That is, the ball terminals 4 b on the lower surface of the insulating substrate 1 of the package A are placed on, and contacted to, the wiring conductors 8 on the external circuit board B. Then, a brazing material such as low-melting solder is melted at a temperature of from about 250 to about 400 C. to join the wiring conductors 8 and the ball terminals 4 b together, i.e., to accomplish the mounting. In order to easily join the wiring conductors 8 and the ball terminals 4 b with the brazing material, in this case, it is desired to apply the brazing material onto the surfaces of the wiring conductors 8 in advance.

(Insulating Substrate)

According to the present invention, it is important to use a sintered product having a coefficient of linear thermal expansion at 40 to 400 C. of from 8.5 to 18 ppm/C. and, particularly, from 8.5 to 14 ppm/C. as an insulating substrate 1 in the wiring board such as of the package A that is mounted on the surface of the above-mentioned external circuit board B. Use of the insulating substrate 1 of a sintered product having such a coefficient of linear thermal expansion helps relax the thermal stress caused by a difference in the thermal expansion between the insulating substrate 1 and the external circuit board B and maintain favorable electrically connected condition between the external circuit board B and the package A for extended periods of time. For example, when the coefficient of thermal expansion lies outside the above-mentioned range, an increased thermal stress is caused by the difference in the thermal expansion, and the electrically connected condition is deteriorated between the external circuit board B and the package A due to heat generated by the operation of the semiconductor device 5.

The present invention uses the following glass ceramic sintered product as the one having the above-mentioned coefficient of linear thermal expansion.

(Glass Ceramic Sintered Product)

The glass ceramic sintered product constituting the insulating substrate 1 comprises (A) a glass phase containing BaO and (B) a filler phase containing metal oxide particles having a coefficient of linear thermal expansion at 40 to 400 C. of not smaller than 6 ppm/C. (hereinafter often referred to as high-thermal-expansion metal oxide particles), and further contains (C) a Zr element at a predetermined ratio. The sintered product is obtained by firing a mixture of the BaO-containing glass powder and the filler containing the above metal oxide particles. In this case, the Zr element is usually used as a filler in the form of a compound such as an oxide or the like together with the high-thermal-expansion metal oxide particles, but may be contained in the BaO-containing glass powder.

As the BaO-containing glass powder, there is used a glass containing BaO in an amount of from 5 to 60% by weight, preferably, from 15 to 60% by weight and, most preferably, from 20 to 40% by weight. The BaO-containing glass has a low softening point and a relatively high coefficient of thermal expansion. It is therefor allowed to decrease the amount of use of the glass powder and, instead, to increase the amount of use of the filler that has a high coefficient of thermal expansion, making it possible to easily obtain a sintered product having a high coefficient of thermal expansion. It is further important that the content of BaO in the glass lies within the above-mentioned range. When the content of BaO is smaller than the above range, the glass exhibits a high softening point and a decreased coefficient of thermal expansion, making it difficult to obtain a sintered product having a high coefficient of thermal expansion. Further, use of the glass containing BaO in amounts in excess of the above range makes it difficult to accomplish the vitrification by firing. Therefore, the sintered product loses stability in its properties and exhibits markedly decreased resistance against the chemicals.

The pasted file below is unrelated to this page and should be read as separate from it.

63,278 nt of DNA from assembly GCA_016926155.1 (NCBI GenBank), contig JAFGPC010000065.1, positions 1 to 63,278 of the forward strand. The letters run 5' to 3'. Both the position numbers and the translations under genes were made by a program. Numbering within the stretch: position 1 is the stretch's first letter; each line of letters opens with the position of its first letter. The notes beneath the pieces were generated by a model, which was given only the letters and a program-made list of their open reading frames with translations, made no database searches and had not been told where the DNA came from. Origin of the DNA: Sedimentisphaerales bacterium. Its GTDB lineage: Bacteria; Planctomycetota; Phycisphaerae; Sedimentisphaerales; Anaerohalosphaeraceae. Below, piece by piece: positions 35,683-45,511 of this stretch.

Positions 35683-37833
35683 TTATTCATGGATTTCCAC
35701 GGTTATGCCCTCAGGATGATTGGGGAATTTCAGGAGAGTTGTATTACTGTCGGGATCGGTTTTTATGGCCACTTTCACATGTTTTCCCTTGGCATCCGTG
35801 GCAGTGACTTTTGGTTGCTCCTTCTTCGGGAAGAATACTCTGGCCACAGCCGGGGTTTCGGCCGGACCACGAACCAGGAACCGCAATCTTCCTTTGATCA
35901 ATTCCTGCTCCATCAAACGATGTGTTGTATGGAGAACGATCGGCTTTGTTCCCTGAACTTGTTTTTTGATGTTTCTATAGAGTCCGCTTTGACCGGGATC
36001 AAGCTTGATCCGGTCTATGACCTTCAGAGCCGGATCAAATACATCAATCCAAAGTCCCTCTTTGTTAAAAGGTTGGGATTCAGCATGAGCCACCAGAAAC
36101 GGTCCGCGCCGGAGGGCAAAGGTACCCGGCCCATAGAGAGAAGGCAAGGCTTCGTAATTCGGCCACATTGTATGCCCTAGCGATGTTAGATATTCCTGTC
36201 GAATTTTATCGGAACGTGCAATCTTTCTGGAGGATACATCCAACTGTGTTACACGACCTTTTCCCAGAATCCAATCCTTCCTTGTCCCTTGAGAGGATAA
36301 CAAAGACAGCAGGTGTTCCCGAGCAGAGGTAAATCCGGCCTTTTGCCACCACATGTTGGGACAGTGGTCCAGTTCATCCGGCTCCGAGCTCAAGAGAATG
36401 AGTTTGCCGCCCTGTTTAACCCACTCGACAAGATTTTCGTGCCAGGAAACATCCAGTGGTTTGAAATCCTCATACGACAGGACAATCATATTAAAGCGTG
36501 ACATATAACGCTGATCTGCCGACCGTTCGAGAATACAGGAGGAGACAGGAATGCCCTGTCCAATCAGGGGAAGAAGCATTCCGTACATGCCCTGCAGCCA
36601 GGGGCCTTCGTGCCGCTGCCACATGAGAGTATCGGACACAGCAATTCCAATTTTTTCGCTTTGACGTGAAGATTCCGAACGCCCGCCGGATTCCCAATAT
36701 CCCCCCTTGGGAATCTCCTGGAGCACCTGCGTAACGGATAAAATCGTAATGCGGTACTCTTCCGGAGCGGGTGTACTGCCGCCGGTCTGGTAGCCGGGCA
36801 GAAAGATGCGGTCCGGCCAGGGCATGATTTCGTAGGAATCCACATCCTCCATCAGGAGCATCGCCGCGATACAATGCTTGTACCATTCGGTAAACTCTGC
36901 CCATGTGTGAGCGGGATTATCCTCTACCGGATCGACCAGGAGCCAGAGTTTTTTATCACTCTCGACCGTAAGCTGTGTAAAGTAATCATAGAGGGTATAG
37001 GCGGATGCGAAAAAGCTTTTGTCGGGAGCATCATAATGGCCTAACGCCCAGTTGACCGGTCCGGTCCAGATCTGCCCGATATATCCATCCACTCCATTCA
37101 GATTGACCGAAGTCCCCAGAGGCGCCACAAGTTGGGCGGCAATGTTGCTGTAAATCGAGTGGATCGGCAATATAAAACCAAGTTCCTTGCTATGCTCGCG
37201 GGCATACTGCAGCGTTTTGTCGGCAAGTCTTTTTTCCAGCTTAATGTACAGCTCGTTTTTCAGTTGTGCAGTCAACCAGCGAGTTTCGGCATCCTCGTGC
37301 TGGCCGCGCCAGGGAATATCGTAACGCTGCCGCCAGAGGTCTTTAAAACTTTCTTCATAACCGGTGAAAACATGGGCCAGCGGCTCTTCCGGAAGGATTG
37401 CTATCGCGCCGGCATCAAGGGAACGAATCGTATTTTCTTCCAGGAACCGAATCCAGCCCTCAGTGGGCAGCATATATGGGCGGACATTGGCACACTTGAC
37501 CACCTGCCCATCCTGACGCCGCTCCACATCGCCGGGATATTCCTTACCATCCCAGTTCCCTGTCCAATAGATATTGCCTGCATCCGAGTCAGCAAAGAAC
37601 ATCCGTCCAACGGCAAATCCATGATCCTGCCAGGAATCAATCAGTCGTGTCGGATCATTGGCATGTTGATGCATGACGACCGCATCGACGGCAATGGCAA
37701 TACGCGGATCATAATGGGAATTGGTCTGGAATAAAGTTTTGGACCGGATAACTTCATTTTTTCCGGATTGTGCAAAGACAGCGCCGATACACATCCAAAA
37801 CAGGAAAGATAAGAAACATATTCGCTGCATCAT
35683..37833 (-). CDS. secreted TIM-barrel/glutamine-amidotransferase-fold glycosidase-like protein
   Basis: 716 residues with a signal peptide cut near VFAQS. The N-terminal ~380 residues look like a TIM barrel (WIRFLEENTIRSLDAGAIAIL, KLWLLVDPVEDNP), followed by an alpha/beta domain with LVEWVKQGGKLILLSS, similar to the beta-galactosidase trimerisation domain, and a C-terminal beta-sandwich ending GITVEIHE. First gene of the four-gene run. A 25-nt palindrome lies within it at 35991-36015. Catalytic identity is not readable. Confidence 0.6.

It is further desired that the above glass does not substantially contain Pb. Pb is toxic and requires a special device or management for preventing poisoning in the step of production, making it difficult to cheaply produce the sintered product. By taking the infiltration of Pb as unavoidable impurity in the glass into consideration, it is desired that the content of Pb in the glass is not larger than 0.05% by weight.

It is further desired that the glass that is used has a coefficient of linear thermal expansion at 40 to 400 C. of from 6 to 18 ppm/C. and, particularly, from 7 to 13 ppm/ C. When the glass that is used has a coefficient of thermal expansion that lies outside the above range, a difference in the thermal expansion occurs relative to the filler (particularly, high-thermal-expansion metal oxide particles) that will be described later, causing the sintered product to lose the strength.

It is further desired that the BaO-containing glass has an yield point of from 400 to 800 C. and, particularly, from 400 to 700 C. In producing the sintered product, a binder such as organic resin is added to a mixture of the glass and the filler to mold it, and the molded product is sintered. Here, use of the glass having the yield point lying within the above range makes it possible to efficiently remove the binder that is used for molding and to effectively conduct the co-firing with the metallization. It is thus allowed to advantageously produce the wiring board having an insulating substrate 1 formed of the sintered product. For example, when there is used a glass having the yield point lower than 400 C., the sintering of the glass starts with a low temperature. This makes it difficult to effect the co-firing with the metallization such as of Ag or Cu of which the sintering start temperature is from 600 to 800 C. Besides, since the molded article becomes dense at a low temperature, the binder decomposes and vaporizes little; i.e., the binder component remains in the obtained sintered product (insulating substrate 1) to deteriorate the properties of the wiring board. When a glass having the yield point of not lower than 800 C. is used, on the other hand, the glass must be used in an increased amount to effectively conduct the sintering. That is, the expensive glass must be used in large amounts driving up the cost of the sintered product, which is not desirable.